VOA news. I'm Christopher Cruise reporting.
The U.S.-led coalition fighting the Islamic State terrorist group has targeted a second mosque in eastern Syria in less than a week. It says the normally protected from attack religious building was used as an insurgent command and control center.
The strike on Monday happened in a mosque in as-Sousa near the border with Iraq. That mosque was 2.5 kilometers away from a mosque that was struck last week.
NATO says one of its service members has been killed and two others wounded in an attack in Herat province.
The organization said "initial reports indicate the attack was committed by a member of the Afghan security forces."
President Trump's National Security Adviser John Bolton in Moscow on Monday says he told Russian officials that the country's meddling in the 2016 election did not affect the outcome but did create distrust.
Before joining the Trump administration, [Bolt called] Bolton, that is, called Russian efforts to meddle in the election "an act of war."
Turkish President Recep Tayyip Erdoğan is promising to reveal details about the case of Saudi journalist Jamal Khashoggi in a speech to parliament on Tuesday.
Saudi Arabian officials say the country's de facto ruler, Crown Prince Mohammed bin Salman, spoke Monday by telephone to Khashoggi's son, expressing his condolences for his father's killing.
Associated Press correspondent Chris Torchia.
Khashoggi's ??? fiancée has been placed under police protection, according to Turkish authorities. She was actually at the consulate on the day that Khashoggi disappeared. She did go with him but she stayed outside, and otherwise, her social media presence has died off a little bit, she is keeping a pretty low-profile right now.
Saudi Arabia now admitting Khashoggi was killed inside its consulate in Istanbul.
This is VOA news.
A caravan of thousands of migrants continues marching toward the United States from Mexico.
"The government of Honduras won't help anybody even if you're disabled. Just look at all these people here who haven't been able to find work."
On Twitter Monday, President Trump said the U.S. "will now begin cutting off or substantially reducing" the amount of foreign aid given to Guatemala, Honduras and El Salvador. He said they were "not able to do the job" of stopping migrants from leaving their countries and "coming illegally" to the United States.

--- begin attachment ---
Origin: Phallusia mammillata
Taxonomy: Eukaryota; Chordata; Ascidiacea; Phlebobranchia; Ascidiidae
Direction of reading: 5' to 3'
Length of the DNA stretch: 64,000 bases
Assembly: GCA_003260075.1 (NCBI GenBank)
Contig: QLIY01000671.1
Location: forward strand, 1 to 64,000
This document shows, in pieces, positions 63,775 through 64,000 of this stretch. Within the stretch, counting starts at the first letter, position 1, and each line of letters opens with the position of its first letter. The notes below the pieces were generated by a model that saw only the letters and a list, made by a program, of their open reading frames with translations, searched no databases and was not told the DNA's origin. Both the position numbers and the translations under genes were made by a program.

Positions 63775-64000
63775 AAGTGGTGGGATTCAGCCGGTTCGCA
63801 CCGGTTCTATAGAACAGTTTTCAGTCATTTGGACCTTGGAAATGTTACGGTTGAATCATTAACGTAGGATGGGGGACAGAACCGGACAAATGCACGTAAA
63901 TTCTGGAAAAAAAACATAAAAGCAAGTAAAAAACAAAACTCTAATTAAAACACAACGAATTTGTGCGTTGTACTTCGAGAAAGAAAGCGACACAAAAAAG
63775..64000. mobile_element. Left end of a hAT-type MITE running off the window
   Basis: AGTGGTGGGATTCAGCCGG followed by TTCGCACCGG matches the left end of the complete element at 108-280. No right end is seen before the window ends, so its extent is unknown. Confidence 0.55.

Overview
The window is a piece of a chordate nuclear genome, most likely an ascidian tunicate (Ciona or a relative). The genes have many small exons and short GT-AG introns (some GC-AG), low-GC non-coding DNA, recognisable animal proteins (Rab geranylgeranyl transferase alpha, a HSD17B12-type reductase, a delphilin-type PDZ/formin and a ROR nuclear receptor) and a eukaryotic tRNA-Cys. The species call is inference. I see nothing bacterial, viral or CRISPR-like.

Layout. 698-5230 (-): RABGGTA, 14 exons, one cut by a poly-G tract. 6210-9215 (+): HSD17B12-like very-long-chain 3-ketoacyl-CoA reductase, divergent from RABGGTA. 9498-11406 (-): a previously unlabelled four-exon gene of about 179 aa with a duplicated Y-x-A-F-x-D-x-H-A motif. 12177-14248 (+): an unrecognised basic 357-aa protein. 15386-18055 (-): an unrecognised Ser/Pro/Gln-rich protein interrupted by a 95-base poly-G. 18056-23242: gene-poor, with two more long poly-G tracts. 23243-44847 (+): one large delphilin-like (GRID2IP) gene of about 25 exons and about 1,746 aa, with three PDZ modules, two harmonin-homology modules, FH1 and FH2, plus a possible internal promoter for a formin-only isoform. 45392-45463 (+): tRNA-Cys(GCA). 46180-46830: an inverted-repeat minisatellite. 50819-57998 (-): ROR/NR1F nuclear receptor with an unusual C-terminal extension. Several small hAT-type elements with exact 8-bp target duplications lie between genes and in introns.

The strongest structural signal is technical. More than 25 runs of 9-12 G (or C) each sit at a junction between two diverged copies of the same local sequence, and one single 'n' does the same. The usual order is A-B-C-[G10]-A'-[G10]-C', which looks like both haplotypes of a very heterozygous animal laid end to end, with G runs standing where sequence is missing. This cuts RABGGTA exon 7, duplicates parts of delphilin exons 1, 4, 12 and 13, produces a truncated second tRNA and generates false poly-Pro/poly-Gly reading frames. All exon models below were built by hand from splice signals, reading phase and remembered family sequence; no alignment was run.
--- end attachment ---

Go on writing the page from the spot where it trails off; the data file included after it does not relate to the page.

Uganda's security forces are now under scrutiny after a video surfaced showing plain clothed officers brutally beating and arresting a civilian on the street. Uganda's army spokesman says the troops are facing a disciplinary committee.
Correspondent Halima Athumani reports for VOA from Kampala.
After the video of the beating and arrest was made public, the Ugandan Army and police forces initially denied any knowledge of the five security men.
But on Friday evening, Army Spokesman Brigadier Richard Karemire released photos of the men appearing before a disciplinary committee.
Without identifying the men or their unit, the five were charged with conduct prejudicial to good order and discipline. The army said they pleaded guilty to the charges, which carry a maximum punishment of disgraceful discharge.
Cameroon's longtime leader Paul Biya has been declared the winner of the country's October 7 presidential election. Opposition parties are rejecting the results, but the Constitutional Council has already thrown out petitions to nullify the election.
Correspondent Moki Edwin Kindzeka reports for VOA from Yaoundé.
Last week, Cameroon's Constitutional Council threw out 18 petitions demanding the election be nullified.
The opposition parties allege widespread irregularities, insecurity and low turnout, especially in the restive Anglophone regions, but the court ruled there was not enough evidence to throw out the results.
Biya has been in power for over 40 years in Cameroon, seven as Prime Minister, 36 as president. In 2008, he removed term limits from the constitution, allowing him to serve indefinitely.
Hurricane Willa has strengthened to a Category 5 storm as it moved toward Mexico's Pacific coast with winds of 260 kilometers per hour. The U.S. National Hurricane Center said Willa is expected to make landfall Tuesday afternoon or evening, expected to strike near Mazatlan, a city of about 500,000. That's home to a large number of American and Canadian expatriates.
There is more on these and other late breaking and developing stories, from around the world, around the clock, at voanews.com and on the VOA news mobile app. I'm Christopher Cruise, VOA news.